My dogs being an aggressive small breed of dog are crate trained. This means that I close them up in a crate, or dog kennel to keep them safe or to keep others safe. Some people may think that this is cruel but I assure you that it is not. The humane society supports the use of crates, and they have a website that offers information about crate training. http://www.humanesociety.org/animals/dogs/tips/crate_training.html We often forget that dogs were once wild animals. Wild canines live in dens, and feel most at home and safe in a small enclosed area. These small enclosed areas such as crates suffice to a domestic dog like a den would to a wild dog. Wild dogs use their dens for sleeping, having puppies, and raising their puppies. The dens also keep them away from natural elements such as wind and rain.
Another thing to think about when crate training is that most dogs will not soil their den. This means that crating works well to potty train your dog. You can keep them in the crate and let them outside to use the restroom in the yard. This eliminates stinky puppy pads, and works well with stubborn breeds of dogs that go on the carpet no matter what you do. It is important when crating your dog, to remember that dogs need plenty of fresh air and exercise. Never leave your dog in a crate for long periods of time. If you keep them in the crate to long, they can become sick. They can also use the restroom in the crate, and nobody really wants to clean up doggy poop.
There are other pros to crating your dog other than keeping them from using the bathroom on the floor in your house. It also prevents them from chewing on furniture, electrical cords, and it keeps them out of dangerous household chemicals. This is a horrible stage that all puppies go through that they out grow when they get older. Crating also helps prevent dogs from being stressed, and helps with separation anxiety. It creates a safe feeling place for them to hide, almost like their own little room. My dogs use to like to tear up pieces of paper, and sofa pillows. I would come home and think oh what happened here? Did a lawn mower run over my sofa cushions? This is a sign of separation anxiety; another sign of separation anxiety is your dog using the bathroom inside the house when he normally wouldn’t do that. It might be a good idea to crate your dog when he starts to show signs of separation anxiety.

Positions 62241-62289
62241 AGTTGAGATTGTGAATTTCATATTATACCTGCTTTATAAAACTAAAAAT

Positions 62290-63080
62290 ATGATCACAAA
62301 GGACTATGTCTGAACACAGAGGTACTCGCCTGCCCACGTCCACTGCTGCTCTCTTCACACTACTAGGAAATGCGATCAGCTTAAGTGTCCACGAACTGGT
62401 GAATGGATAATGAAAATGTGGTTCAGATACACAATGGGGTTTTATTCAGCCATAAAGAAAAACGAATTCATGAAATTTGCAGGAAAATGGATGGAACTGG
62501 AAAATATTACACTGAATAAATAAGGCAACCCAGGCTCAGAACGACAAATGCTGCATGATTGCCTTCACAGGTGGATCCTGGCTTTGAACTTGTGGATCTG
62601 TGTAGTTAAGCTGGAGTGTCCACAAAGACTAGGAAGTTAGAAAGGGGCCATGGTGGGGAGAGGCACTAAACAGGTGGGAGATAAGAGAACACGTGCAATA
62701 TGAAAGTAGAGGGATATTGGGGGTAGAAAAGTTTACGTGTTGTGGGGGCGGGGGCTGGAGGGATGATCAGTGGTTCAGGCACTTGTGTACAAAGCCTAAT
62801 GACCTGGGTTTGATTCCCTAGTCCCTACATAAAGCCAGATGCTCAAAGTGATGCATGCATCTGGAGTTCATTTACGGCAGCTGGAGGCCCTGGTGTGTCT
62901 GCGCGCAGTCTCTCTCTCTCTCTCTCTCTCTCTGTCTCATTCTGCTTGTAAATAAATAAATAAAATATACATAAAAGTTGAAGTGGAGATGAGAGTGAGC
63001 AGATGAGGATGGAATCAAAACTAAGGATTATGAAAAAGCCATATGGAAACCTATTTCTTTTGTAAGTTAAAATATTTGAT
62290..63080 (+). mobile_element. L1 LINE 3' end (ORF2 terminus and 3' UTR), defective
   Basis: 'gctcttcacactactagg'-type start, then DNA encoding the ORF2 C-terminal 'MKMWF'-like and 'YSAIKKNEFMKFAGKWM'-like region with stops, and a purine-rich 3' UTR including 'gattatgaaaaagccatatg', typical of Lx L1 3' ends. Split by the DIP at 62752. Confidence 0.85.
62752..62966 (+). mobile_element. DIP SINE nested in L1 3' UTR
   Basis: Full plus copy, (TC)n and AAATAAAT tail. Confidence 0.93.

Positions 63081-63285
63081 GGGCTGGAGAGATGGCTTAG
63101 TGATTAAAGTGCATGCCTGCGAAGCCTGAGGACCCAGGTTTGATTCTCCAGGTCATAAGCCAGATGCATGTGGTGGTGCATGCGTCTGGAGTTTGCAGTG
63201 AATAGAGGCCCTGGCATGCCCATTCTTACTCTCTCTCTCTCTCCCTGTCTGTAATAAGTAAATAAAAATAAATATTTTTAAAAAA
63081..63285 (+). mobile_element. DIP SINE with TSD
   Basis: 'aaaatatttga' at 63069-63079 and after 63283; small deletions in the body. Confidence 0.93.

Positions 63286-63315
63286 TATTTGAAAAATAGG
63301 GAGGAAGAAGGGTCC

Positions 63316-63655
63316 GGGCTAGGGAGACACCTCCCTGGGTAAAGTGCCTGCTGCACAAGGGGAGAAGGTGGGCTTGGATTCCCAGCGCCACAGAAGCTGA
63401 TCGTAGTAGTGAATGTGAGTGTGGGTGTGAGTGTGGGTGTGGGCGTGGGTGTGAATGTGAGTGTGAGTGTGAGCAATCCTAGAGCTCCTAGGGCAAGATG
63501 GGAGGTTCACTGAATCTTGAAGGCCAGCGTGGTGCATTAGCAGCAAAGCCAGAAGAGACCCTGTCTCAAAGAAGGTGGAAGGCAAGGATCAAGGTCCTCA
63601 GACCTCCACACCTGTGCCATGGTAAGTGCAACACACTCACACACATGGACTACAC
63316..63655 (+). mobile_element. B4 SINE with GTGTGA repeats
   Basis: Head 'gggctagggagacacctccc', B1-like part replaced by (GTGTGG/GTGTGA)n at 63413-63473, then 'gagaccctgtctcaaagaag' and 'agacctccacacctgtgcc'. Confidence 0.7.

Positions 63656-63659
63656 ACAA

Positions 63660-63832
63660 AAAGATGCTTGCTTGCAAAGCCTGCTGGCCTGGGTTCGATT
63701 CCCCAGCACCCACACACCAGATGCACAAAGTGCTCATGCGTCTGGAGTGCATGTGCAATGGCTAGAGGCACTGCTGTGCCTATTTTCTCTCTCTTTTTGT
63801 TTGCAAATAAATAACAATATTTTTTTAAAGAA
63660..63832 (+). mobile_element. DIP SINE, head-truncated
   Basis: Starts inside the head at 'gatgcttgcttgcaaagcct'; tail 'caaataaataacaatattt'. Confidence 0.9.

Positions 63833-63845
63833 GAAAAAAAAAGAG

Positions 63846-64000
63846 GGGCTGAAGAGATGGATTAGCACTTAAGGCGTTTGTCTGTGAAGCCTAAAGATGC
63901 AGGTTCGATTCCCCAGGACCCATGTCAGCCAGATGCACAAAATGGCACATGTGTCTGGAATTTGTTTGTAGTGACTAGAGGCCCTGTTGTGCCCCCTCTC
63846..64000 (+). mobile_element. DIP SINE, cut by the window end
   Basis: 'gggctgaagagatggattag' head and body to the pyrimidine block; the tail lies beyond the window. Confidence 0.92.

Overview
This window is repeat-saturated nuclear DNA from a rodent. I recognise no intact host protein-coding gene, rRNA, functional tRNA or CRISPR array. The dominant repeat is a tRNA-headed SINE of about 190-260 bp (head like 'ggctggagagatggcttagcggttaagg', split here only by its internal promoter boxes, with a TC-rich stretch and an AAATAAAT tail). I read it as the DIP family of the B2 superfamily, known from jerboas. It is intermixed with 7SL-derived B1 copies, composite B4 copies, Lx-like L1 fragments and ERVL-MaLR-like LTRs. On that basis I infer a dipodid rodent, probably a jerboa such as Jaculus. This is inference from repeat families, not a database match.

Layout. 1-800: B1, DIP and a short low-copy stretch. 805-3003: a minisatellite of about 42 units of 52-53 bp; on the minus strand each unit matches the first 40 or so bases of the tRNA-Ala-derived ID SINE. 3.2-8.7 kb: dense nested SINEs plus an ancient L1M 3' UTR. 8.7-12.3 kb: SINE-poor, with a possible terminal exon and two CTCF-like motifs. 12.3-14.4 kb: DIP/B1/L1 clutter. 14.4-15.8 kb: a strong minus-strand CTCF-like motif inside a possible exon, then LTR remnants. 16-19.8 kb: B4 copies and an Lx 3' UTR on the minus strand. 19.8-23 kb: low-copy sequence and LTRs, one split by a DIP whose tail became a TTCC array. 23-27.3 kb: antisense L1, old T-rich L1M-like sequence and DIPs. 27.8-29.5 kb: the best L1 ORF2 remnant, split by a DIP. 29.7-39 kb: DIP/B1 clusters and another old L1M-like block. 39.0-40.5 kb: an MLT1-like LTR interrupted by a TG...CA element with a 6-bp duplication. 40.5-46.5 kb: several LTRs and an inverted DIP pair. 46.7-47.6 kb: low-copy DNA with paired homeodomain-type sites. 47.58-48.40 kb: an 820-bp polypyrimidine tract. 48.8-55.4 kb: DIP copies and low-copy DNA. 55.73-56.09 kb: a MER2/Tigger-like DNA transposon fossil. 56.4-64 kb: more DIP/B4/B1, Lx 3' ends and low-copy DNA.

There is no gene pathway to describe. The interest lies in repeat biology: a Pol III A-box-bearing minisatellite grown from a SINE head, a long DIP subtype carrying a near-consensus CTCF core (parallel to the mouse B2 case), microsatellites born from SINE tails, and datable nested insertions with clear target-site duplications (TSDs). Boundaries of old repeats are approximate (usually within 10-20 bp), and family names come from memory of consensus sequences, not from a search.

Crating a dog makes it easier to transport the dog. If the dog is used to being in a crate it makes the situation easier and less stressful on the dog. Then you can take the dog on airplanes, or in a vehicle without worry of your dog being scared or stressed. Another thing to think about when traveling is that a crate will keep your dog from going to the restroom on expensive hotel rugs. The crate is your doggy’s portable bedroom.
So how do you choose a crate? There are various different crates that a person can choose from. There are plastic crates, much like the ones people take their cats to the vet in. These crates are often used to travel with. There are also ones with removable doors, for when the door is no longer needed. (I leave the doors on my crates, because my dogs bite people.) There are also wired crates, I keep a wired crate for my German Sheppard Heidi. She is half German Sheppard and half bull mastiff. So looks like an over grown German Sheppard. The wired crate works better for her because, of her size. She also isn’t as aggressive as the smaller dogs I own. I can allow her to see what is going on around the room, without expecting her to bark, and snap through the cage. This is another thing to consider when choosing a crate, is the size and the personality of your dog. You should furnish their crates, with a dog bed, dog toys, and put treats in their crate. This will make it a place they can enjoy.